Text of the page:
Animation - Animation voice acting is just that - animated voice acting. It’s definitely associated with a fictional character and is usually in a speech pattern that is quicker and more faster paced than a normal human voice. Think of it like a vocal caricature - the features of a voice are exaggerated - you might have more vocal fry (demonstrate), lisps (demonstrate), lower or higher intonations (demonstrate) and other verbal eccentricities like accents. Typically in an animation voice over you are a little involved in the creation of the character BEFORE the animation is created so your creativity in the voice is considered when the drawing starts. A great example here is Robin Williams as the Genie in Aladdin - Robin’s ad libs made it into the drawn character of the genie. It would have been a totally different genie if someone like, say, Jerry Seinfeld had voiced him.

  • Animated movies
  • Cartoons for TV
  • Animated greeting cards
  • Web videos

Machinima, Fan Dubbing and Professional Dubbing - This is basically an animation voice over but it’s for a character that exists prior to your involvement in the development of the character. For Machinima someone has taken existing footage and re-edited it into a story of their choosing and you’re coming into voice after the fact so you might have to talk faster than normal to get the script to fit into the time alotted. The same goes for English language dubs of Japanese animation, for example. The scenes exist and are cut for the Japanese language and the original actors character choices and you’re coming in after the fact to try and match a character and squeeze that English translation into tighter spaces. Fan and Pro Dubbing is used for live action video as well.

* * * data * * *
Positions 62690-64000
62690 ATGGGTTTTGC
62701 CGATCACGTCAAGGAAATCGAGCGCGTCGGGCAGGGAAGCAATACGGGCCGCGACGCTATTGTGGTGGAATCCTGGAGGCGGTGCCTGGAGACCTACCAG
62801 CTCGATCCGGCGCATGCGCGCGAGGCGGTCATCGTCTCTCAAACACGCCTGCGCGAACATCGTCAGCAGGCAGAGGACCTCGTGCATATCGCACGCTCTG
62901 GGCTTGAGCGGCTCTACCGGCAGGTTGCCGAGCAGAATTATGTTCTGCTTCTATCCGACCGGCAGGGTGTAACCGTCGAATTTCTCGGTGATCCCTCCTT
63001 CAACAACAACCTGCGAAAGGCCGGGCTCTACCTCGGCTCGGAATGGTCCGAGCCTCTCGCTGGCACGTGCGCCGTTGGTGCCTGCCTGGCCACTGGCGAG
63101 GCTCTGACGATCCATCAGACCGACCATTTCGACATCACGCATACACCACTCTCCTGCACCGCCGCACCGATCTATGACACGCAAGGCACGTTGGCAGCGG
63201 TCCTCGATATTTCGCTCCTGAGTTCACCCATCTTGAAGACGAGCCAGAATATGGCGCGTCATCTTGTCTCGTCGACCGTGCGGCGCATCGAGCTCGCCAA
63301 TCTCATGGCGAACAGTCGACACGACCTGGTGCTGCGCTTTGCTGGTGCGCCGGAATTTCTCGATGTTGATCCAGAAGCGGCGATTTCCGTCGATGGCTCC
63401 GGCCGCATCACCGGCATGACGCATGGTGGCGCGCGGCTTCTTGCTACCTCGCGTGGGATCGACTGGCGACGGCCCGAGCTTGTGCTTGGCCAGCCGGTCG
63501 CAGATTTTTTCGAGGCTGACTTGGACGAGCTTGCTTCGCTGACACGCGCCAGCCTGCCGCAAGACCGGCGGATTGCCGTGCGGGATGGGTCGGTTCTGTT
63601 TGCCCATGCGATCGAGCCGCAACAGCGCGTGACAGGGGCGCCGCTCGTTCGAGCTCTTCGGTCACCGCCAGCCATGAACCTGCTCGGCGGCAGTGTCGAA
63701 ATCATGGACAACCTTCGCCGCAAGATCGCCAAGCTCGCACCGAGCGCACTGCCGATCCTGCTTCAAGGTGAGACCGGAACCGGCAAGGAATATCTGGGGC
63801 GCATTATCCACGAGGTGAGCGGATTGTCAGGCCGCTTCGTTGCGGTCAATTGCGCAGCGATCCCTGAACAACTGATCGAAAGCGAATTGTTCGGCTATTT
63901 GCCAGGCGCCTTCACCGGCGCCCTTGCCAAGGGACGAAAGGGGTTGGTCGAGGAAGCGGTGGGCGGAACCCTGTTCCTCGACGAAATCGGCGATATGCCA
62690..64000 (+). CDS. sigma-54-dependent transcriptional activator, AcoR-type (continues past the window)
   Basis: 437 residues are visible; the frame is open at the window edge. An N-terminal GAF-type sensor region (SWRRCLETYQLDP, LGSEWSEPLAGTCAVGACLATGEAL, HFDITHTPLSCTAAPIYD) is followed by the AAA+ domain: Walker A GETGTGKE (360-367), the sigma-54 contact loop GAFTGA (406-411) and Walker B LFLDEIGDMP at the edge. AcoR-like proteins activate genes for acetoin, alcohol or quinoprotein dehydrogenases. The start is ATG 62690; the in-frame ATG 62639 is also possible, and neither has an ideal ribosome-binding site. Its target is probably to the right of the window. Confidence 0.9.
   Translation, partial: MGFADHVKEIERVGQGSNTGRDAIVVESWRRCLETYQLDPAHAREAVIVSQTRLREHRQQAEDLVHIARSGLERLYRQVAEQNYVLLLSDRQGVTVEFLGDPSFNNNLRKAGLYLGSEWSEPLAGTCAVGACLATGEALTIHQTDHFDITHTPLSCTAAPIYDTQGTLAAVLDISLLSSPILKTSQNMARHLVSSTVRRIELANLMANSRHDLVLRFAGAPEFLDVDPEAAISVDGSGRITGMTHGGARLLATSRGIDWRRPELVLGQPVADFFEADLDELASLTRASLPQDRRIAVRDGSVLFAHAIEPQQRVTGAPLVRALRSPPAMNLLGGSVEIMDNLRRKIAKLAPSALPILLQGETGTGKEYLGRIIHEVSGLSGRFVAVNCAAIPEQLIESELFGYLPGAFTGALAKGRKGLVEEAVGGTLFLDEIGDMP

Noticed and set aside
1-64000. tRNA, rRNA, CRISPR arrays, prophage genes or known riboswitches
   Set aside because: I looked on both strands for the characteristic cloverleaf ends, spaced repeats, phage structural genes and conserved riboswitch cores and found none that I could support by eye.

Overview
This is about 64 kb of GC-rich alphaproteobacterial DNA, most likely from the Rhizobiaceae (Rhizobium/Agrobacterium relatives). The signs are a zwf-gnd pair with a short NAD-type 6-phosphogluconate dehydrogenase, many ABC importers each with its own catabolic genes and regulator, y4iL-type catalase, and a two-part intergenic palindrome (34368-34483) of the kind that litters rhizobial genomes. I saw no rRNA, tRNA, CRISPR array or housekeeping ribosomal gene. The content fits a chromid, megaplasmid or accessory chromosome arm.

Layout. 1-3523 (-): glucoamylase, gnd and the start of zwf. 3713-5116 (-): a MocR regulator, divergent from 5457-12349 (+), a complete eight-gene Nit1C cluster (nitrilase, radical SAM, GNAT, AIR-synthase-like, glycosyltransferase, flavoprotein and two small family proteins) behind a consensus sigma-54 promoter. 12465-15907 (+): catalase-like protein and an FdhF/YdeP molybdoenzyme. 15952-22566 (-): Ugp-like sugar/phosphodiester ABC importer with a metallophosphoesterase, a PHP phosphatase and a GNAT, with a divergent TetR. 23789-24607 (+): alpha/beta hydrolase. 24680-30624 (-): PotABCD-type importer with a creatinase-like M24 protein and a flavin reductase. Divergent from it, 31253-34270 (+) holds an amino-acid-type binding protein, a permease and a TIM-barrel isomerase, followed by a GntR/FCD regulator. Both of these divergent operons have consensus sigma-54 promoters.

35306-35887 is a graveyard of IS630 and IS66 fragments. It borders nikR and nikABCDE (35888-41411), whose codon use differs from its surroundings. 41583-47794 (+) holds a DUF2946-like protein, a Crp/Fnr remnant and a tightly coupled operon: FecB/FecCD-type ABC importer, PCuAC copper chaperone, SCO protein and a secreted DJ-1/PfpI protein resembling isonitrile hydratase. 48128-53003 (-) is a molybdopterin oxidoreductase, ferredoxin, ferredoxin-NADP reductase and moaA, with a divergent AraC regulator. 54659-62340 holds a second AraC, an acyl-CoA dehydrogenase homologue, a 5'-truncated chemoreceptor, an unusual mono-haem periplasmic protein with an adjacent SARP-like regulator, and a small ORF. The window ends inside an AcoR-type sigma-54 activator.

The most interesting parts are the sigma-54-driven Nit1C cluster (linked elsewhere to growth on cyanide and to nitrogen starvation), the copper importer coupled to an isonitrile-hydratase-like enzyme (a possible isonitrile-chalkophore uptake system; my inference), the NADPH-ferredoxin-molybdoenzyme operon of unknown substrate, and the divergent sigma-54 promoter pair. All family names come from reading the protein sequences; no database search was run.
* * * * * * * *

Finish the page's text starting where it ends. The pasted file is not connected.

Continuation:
Visual Novel - This genre is like a hybrid between cartoon animation, story narration and video game voice acting. The narration style might be a mix between narrators and character acting but it is “readable” in a video game style. It’s like a video game of just cut scenes.

Video Game Voice Acting - Video game voices are similar to animation in that you’ll usually be involved with the production in tandem with the animation/creation of the characters. But in video game acting your characters will generally NOT talk as fast because they’re providing information the gamer needs. They tend to be a LOT more dramatic with strong stories of love and violent loss and they’ll take themselves very seriously. Video game acting also involves sessions where you’re just grunting, screaming, doing battle cries and making other general “human noises” like heavy breathing, yawns, stretches and reacting to pain. Directions like “do a death rattle” and “react to an arrow hit in the shoulder” are normal.

So this covers most of what you’ll see in casting sections for voice actors and you now have an idea of the different niches you could go into if you’re so inclined.

For THIS class and THIS project we’re going to be working on the Narration style. We’ll be picking a poem from the public domain to record and we’ll be picking a character style that fits the piece.

FINDING A QUIET PLACE TO RECORD

OK now - before we pick our project and get set-up, I think we should pick a space to record. There are certain things you can fix in your audio after you’ve recorded it but the best way to get clean audio - is to START with clean audio.

Take a pause and REALLY LISTEN to the sound around you. For instance, I first started recording in my kitchen because that’s where my computer was but it was a terrible recording area because:

  • The refrigerator hummed
  • The fan on my laptop constantly whirred
  • And my voice echoed off the far walls of the room

I would record a segment, realize I missed something and record again only to realize that it sounded different because this time the refrigerator motor was resting, so I’d have to start over and re-record the WHOLE project. I must have done all of my story narrations three or four times because of trying to have one unified sounding recording. Don’t make my mistakes - I made them for you because I was rushing. ACTUALLY find a quiet space.

I moved into my bedroom but my upstairs neighbor had an AC running that caused a nice cyclical hum. Then I started recording with a blanket over my head which was a LOT better… pillows and blankets are GREAT for sound dampening but in some case it sounded TOO dampened … like I was recording under a blanket. Again my takes were inconsistent if my pillows moved around and I had to re-record mistaken lines so this wasn’t working out either.